Journal of the Royal Asiatic Society of Great Britain & Ireland (New Series)

Original Communications

Art. XVII.—Ssŭma Ch‘ien's Historical Records

Herbert J. Allen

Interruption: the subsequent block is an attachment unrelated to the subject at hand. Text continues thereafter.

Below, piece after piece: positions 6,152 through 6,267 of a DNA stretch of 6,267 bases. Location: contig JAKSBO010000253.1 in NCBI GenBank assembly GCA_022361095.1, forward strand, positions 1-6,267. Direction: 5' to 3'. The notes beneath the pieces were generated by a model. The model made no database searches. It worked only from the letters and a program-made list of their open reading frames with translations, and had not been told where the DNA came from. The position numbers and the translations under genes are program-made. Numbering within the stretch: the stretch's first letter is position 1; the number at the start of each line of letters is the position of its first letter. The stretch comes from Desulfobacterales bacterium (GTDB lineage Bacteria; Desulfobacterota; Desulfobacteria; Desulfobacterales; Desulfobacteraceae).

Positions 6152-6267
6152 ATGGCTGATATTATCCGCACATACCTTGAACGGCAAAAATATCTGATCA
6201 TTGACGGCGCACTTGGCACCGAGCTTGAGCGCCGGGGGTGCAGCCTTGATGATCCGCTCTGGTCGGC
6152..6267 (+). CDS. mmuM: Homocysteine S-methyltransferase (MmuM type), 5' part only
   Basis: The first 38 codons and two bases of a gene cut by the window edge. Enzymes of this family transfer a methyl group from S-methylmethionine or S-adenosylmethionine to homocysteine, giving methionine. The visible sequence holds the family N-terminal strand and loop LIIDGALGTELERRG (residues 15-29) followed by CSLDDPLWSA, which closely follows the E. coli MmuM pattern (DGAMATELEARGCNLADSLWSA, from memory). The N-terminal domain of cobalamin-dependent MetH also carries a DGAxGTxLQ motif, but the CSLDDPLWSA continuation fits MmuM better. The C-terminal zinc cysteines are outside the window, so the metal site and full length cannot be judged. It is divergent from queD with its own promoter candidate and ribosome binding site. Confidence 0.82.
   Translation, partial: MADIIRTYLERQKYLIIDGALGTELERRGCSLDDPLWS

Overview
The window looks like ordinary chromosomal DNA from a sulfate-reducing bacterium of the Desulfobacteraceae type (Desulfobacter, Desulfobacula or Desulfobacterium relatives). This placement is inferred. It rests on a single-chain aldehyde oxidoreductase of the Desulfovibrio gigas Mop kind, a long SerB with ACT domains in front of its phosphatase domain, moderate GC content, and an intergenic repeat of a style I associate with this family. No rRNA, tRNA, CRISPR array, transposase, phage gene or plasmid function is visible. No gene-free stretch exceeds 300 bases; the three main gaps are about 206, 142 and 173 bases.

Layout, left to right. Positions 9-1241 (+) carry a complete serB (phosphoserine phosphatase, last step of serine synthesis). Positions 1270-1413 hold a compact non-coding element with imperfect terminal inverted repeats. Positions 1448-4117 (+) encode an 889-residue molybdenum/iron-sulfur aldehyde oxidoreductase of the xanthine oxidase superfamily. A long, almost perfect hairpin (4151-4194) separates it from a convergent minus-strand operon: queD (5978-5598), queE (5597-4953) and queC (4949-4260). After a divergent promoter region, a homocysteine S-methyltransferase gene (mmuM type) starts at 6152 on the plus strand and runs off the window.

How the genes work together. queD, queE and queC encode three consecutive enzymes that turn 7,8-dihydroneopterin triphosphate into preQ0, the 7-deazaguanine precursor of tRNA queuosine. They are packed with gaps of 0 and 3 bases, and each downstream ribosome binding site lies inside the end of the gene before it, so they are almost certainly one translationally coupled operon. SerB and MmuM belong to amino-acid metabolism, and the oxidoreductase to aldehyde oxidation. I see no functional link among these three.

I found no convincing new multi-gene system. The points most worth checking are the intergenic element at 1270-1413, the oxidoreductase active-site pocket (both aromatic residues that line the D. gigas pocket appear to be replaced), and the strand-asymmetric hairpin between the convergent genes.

Hsieh of Yin's mother was Chien Ti, who was one of the daughters of Yusung and the secondary wife of Emperor Ku. She was going with her two sisters to bathe, when she saw a dark bird drop its egg. Chien Ti picked it up, and swallowed it, and thus being with child gave birth to Hsieh. When Hsieh grew up, he was successful in assisting Yü to control the flood, and the Emperor Shun, directing Hsieh, said: “The people are wanting in affection for one another, and do not observe the live orders of relationship. You, as Minister of Instruction, should reverently inculcate the lessons of duty belonging to those five orders, but do so with gentleness.” He held in fief the principality of Shang, and was given the surname of Tzŭ (son). Hsieh flourished in the reigns of Yao, Shun, and the great Yü. His services were manifest to the people, who were accordingly at peace.